Date: 31st August 2009 at 9:33pm
Written by:

First, sorry for the delay in reporting about the game but I wasn’t in the best condition afterwards and yesterday. Nothing to worry about though I don’t think you were worrying anyway…

Let’s face it: we got away with being, well, not very good, to be polite. Actually describing our performance would probably detonate the swear filter so it’ll have to be phrased very, very carefully.

We beat Arsenal 2-1 which is a good thing. A very good thing, considering that with about 55 minutes gone it seemed we stood no chance whatsoever, even though Old Trafford was making a real noise for once. Arsenal were the better team at that point – the first half was putrid and dire but they took the lead and in the first 10 minutes of the second half they played us off the park, we’ve got to admit that.

Why? An awful lot of reasons but the biggest issue here is that we are not very good this season. It’s nothing unexpected of course as we lost Ronaldo, Giggs and Scholes got older, Hargreaves still isn’t back, Carrick’s gone off the boil and Nani and Anderson are stagnating.

Basically, it’s the defence, Fletcher and Rooney who we can rely on this season and maybe Berbatov if he continues the perform the way he’s been doing so far. And in this game we did not have Berbatov in the starting eleven and the defence was, well, some way off its best.

Arsenal had loads of injuries going into the game – Fabregas, Nasri and Walcott, to mention only the three most important ones – but we all know them, personnel matter less than state of mind in their case. Denilson, Diaby and co. are technically gifted, creative players who can be fabulous on their day but can be downright appalling whenever they are put under pressure.

We did not put them under sufficient pressure because A) the midfield, with the aging Giggs and the off-colour Carrick, wasn’t balanced and composed enough and B) they can be excused by having to cover a hopeless defence where we badly miss important players.

That’s where personnel comes back into it: we’ve got a big squad but it’s not good enough to cope with injuries to certain players. For example, an injury to Fletcher or Evra would be disastrous, just like we cannot afford Rooney to have health problems. And in the back four it seems we cannot do without Rio Ferdinand and Edwin van der Sar.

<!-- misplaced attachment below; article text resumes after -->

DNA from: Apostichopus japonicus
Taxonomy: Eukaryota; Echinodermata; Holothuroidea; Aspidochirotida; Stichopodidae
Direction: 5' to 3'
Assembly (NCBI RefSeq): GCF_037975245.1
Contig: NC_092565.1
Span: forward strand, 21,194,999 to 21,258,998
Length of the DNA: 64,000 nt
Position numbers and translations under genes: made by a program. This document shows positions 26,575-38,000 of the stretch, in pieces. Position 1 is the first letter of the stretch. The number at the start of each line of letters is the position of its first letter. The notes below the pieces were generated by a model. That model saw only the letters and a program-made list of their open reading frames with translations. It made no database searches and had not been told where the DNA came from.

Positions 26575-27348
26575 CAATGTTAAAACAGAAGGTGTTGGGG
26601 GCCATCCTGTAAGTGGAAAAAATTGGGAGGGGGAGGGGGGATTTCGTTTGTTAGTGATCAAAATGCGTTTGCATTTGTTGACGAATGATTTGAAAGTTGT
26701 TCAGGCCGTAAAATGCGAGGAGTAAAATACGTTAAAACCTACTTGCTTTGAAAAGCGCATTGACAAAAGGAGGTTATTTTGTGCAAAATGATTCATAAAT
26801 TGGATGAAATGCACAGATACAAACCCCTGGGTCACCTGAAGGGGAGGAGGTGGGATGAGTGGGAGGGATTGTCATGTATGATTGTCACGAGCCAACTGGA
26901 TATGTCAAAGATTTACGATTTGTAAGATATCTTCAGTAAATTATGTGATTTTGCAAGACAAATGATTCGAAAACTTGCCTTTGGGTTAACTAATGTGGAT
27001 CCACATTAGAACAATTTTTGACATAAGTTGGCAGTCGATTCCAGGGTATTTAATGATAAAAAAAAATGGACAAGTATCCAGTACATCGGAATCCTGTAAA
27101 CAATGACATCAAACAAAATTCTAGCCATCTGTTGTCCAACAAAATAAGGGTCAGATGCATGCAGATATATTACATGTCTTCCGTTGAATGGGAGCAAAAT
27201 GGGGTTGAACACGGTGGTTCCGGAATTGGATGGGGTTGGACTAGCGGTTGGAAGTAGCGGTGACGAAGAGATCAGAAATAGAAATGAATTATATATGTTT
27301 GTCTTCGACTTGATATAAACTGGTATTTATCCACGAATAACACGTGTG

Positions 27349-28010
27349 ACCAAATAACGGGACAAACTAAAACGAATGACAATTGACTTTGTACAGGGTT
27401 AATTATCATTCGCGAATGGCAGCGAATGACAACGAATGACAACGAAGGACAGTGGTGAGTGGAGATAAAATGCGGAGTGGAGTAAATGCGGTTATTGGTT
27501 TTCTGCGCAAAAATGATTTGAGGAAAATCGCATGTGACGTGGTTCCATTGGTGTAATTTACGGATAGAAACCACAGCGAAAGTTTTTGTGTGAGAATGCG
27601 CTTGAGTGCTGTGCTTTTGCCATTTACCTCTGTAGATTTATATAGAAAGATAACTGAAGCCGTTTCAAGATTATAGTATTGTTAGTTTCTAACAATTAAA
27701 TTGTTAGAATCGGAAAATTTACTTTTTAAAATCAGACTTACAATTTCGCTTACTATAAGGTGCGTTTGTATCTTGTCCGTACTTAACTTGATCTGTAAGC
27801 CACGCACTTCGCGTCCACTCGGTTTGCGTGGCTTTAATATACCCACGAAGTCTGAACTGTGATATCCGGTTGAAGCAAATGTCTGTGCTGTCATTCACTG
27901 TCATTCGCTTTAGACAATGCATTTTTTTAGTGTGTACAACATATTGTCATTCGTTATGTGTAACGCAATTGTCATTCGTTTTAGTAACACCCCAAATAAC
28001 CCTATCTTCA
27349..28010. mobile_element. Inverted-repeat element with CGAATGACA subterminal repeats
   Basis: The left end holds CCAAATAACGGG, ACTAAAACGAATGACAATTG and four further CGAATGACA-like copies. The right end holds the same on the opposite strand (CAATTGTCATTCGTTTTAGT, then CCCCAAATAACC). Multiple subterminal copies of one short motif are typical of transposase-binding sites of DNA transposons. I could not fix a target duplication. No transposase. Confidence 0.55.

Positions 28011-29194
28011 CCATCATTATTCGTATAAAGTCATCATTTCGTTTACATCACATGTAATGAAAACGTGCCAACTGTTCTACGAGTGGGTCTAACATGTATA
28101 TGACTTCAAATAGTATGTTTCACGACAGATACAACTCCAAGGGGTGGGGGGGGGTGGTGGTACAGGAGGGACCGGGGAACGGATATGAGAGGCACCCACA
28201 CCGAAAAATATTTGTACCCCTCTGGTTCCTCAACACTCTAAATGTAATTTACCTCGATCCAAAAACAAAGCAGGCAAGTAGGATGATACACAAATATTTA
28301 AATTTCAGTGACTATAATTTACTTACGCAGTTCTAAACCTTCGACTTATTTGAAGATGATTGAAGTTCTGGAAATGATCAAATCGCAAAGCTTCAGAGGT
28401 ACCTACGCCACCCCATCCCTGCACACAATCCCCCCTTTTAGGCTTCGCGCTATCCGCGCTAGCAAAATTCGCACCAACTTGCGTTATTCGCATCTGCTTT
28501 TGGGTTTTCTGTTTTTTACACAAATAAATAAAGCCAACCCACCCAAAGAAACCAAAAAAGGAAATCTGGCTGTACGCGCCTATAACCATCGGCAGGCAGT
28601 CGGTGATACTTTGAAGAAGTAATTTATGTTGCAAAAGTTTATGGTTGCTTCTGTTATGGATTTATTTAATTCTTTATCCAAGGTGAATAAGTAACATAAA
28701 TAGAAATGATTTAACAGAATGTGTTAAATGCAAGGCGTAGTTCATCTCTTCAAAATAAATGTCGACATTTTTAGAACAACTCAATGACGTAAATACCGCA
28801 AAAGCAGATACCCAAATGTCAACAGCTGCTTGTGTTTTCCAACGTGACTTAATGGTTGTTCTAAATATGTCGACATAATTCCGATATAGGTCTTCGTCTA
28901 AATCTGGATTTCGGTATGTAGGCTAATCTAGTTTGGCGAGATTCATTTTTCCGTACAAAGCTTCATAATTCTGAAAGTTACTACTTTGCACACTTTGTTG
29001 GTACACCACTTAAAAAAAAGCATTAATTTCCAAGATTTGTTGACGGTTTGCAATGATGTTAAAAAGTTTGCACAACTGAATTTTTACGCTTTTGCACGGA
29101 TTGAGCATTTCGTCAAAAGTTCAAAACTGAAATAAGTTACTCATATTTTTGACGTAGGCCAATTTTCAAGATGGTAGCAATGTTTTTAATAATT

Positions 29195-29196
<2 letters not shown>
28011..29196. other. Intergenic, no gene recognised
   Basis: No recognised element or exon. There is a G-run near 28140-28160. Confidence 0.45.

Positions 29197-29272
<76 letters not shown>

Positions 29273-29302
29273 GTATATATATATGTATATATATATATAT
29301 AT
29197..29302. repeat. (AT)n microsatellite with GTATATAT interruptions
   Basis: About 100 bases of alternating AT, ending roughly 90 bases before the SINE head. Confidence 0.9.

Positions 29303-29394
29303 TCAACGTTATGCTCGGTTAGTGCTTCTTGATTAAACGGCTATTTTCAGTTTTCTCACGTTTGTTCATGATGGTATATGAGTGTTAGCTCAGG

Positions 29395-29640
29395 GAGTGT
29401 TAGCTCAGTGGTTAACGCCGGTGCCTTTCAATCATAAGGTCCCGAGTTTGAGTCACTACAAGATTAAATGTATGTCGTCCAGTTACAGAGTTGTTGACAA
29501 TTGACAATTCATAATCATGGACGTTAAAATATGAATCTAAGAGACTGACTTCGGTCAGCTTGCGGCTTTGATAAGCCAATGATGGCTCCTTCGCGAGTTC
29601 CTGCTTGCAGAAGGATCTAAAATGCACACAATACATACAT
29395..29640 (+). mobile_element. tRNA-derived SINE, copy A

True, Ben Foster kept us in the game with that magnificent save from Robin van Persie right after the start of the second half. That was a great stop and all. But he was incredibly shaky with crosses, corners, things which Van der Sar always deals with authoritatively. And he was culpable for the goal, no doubt.

Wes Brown is a reasonable defender whenever he’s got an alert, in-form, fit Rio Ferdinand organising things for him. World-class player Vidic undoubtedly is, he cannot organise a back four – that is Rio’s job and though we can do without him against most Premiership teams, Arsenal exploited our weaknesses with something approaching ruthlessness.

Our luck was that it merely approached ruthlessness, never actually reached it. They missed chances, even unmissable ones and then neatly pressed the self destruct button, as they’re bound to do ever so often.

Almunia should never have come rushing for that ball, as Rooney had next to no chance of doing anything with that. It was quite pointless taking him out but it was a definite penalty, one which our isolated centre-forward – no, it’s not his best position, he can play it when there’s adequate support from midfield but there wasn’t – put away happily.

Mere five minutes later Giggs’ free-kick found Diaby – Giggs’ passes had a habit of finding Arsenal players, if we’re honest – who headed it straight into the top corner. Magnificent goal, it seemed he actually picked his spot and directed his header powerfully. Why, we might never know but it was brilliant.

I will admit that we did a reasonably good job of holding onto our lead after taking it. Our counter-attacks still, well, sucked, but at least we pulled our defending together a little. Sacrificing Valencia for Park seemed strange – I felt the Ecuadorian was doing a better job of supporting Rooney than Nani did on the other flank in our 4-3-3 formation – but the Korean did a good job of quelling the threat of Arshavin, thus contributing to the successful isolation of the menacing Van Persie.

Sending on Berbatov for Giggs should have happened much, much sooner than the 84th minute as the Bulgarian brought a composure up front which Rooney could not offer – and with Rooney dropping deep we actually had someone to organise our football. Our biggest chances came after this switch – although of course the fact that Arsenal threw caution to the wind played a very important part in that – but first Berbatov sliced the ball embarassingly wide then Nani fired at Almunia then sent the rebound over the bar when he only had to hit the target to seal the win.

But it’s not the United way of doing things the easy way, as Fergie is so fond of reminding us. In the 96th minute – not another word about ‘Old Trafford time’! – Rooney perhaps thought the game was over and allowed himself to be brushed off the ball easily, they humped it forward, Diaby headed it back to Van Persie who sweeped it in from close range and ran away to celebrate, Arsene Wenger almost jumped in relief – then they both realised the flag was up.

I was one of the thousands whose heart stopped and skipped a beat before I could manage a look at the linesman – warm, glorious relief then unhinged joy. It was a real catharsis, in all honesty, even though it’s only the fourth day of the league season. Never mind that, getting one over Wenger is always sweet and it’s all the more satisfying to know that his team practically gave away the three points, gift-wrapped, with a greeting card for all we know. Thank you Arsenal, you’ve been so kind!